Apple, Amazon, Facebook, Google, Netflix and Salesforce.com constitute the 21st Century version of the Jetsons.

Conversely, AT&T, GE, Hewlett-Packard and IBM are the Flintstones.

What Are Their Winning Narratives?

Having worked in corporate Silicon Valley public relations for more than a decade, Almost DailyBrett understands the virtue of championing a winning narrative.

What is your company’s raison d’etre?

How does it make the legal tender?

How is the company positioned in the marketplace against ferocious competitors?

What is its competitive advantage?

What is its legacy of results?

What are the prospects for reasonable and achievable expectations for shareholder joy?

For the record, Almost DailyBrett owns shares of Apple (NASDAQ: AAPL) and Salesforce.com (NYSE: CRM).

Both companies have delivered. Both are leaders in their respective fields. Most of all, your author understands their business strategies – lead in consumer innovation and services; provide selected software via the cloud to business customers).

Investing or Gambling?

When you understand how and why a company makes money then markets are investing, not gambling.

What is the winning narrative for GE? The company is restructuring yet again. Give it up J.C. Penney. Forget it, GE.

Tell me more about the business strategy for AT&T. How will it beat Verizon? Your author doesn’t know either.

Your author loves his Lenovo Ideapad. Who commercialized the PC? IBM in 1981. Reagan was president. “Watson,” can you help?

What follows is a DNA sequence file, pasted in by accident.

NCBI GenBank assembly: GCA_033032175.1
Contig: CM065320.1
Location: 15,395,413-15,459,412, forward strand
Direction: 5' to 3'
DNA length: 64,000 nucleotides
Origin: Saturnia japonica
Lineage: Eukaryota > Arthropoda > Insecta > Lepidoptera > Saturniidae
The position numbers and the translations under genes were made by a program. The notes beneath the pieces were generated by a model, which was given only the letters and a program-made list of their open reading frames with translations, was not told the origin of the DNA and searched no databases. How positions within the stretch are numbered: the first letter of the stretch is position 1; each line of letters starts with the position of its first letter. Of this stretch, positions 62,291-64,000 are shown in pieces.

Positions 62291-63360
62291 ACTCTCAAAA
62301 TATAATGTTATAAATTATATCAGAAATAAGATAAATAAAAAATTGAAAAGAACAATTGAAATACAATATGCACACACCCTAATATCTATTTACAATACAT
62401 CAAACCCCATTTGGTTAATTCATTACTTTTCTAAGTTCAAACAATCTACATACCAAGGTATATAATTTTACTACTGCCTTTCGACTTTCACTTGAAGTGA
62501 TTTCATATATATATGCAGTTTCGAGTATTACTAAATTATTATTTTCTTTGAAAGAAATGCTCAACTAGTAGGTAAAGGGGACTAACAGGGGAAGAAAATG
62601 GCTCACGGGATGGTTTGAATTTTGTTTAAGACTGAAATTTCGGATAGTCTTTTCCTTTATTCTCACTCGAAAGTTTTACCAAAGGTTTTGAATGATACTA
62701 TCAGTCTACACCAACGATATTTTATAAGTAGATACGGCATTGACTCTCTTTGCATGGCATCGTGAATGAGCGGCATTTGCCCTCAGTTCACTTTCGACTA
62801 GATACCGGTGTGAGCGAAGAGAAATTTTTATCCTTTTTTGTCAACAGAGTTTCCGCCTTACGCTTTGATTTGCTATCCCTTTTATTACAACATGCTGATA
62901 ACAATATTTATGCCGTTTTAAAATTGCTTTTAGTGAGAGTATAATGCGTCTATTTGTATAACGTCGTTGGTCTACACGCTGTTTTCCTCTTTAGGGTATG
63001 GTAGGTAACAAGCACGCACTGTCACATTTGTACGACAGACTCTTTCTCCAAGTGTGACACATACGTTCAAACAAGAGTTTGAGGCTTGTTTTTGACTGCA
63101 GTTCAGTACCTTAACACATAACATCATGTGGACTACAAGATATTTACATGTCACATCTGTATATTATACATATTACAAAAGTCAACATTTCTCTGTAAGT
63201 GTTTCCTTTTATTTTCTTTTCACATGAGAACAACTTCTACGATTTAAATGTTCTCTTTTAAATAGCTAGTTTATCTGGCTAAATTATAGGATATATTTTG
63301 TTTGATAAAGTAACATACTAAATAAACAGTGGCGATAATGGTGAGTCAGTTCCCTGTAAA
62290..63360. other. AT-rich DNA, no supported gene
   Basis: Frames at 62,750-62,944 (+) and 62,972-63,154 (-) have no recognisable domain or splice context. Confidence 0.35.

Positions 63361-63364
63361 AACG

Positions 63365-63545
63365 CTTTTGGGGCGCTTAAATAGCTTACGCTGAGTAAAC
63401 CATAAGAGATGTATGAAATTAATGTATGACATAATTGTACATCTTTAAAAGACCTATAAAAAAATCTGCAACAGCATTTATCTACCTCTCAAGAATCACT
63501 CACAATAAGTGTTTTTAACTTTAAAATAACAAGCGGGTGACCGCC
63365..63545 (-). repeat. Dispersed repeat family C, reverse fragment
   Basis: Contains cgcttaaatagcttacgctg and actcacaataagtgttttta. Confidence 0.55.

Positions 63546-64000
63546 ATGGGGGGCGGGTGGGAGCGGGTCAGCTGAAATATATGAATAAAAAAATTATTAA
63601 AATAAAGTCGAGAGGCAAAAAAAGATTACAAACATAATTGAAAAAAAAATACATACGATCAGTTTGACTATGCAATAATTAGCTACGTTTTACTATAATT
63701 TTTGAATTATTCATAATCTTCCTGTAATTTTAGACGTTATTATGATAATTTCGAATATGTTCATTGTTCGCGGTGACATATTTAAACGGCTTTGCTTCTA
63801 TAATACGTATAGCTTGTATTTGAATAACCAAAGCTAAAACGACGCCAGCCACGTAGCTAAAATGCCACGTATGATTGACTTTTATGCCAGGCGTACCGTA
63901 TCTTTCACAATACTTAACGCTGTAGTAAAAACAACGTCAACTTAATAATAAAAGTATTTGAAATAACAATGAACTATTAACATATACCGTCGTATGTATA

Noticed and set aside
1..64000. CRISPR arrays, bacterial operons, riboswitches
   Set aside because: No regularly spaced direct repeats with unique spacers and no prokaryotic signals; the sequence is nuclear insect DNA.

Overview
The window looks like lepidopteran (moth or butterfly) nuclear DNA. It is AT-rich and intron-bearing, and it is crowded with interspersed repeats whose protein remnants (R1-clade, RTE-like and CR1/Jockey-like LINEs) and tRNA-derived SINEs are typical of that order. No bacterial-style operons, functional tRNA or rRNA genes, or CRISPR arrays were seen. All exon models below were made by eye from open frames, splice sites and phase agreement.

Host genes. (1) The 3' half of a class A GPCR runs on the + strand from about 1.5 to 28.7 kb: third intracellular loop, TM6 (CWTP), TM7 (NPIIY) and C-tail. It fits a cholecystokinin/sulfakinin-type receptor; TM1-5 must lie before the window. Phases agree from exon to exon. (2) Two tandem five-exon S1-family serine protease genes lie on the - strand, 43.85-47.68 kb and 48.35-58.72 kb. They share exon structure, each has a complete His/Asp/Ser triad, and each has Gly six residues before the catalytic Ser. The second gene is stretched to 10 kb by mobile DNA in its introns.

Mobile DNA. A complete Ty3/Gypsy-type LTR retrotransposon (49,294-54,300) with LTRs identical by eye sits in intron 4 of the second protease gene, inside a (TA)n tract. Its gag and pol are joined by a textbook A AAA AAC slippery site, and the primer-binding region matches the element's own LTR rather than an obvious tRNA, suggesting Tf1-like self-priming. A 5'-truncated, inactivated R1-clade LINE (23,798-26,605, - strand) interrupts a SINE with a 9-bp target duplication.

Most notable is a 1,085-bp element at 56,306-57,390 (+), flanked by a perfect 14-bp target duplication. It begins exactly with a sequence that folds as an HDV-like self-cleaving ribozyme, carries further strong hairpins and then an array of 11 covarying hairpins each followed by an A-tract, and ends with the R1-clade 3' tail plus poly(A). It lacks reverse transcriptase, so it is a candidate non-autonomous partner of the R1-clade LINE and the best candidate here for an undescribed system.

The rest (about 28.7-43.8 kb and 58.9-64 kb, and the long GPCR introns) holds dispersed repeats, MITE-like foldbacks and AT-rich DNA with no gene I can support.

HPites love the 1937 story of HP founders William Hewlett and David Packard and the Palo Alto garage.

If the two gents could see their creation in the post-Carly Fiorina era, they would most likely would be turning over in their respective graves.

When contemplating these four Dinosaur Techs – AT&T, GE, HP, IBM — in a Jurassic Park era, the hardest questions are also the most basic: How do these companies make money? What product defines their respective businesses?

In stunning contrast, Apple is the #1 company in the world, defined by game changing innovation (e.g., iPhone X) and services (e.g., Apple Music).

Amazon is the #1 digital-retailer in the world with 100 million Prime memberships.

Facebook is the world champion social media company with 2.19 billion subscribers.

Google is the #1 search engine and developed the smart phone Android OS.

Netflix is the #1 digital-streaming-video company (at least for now) with 125 million subscribers.

Salesforce.com pioneered SaaS (Software as a Service) and is a leading-business-software-via-the-cloud provider.

Quick: Can you name a signature product/service directly associated with AT&T, GE, HP or IBM?

Being a jack of all trades, master of none leaves investors will absolutely … nothing.

https://www.cnbc.com/2018/06/19/walgreens-replacing-ge-on-the-dow.html

https://almostdailybrett.wordpress.com/2011/07/21/what-happens-when-the-music-stops/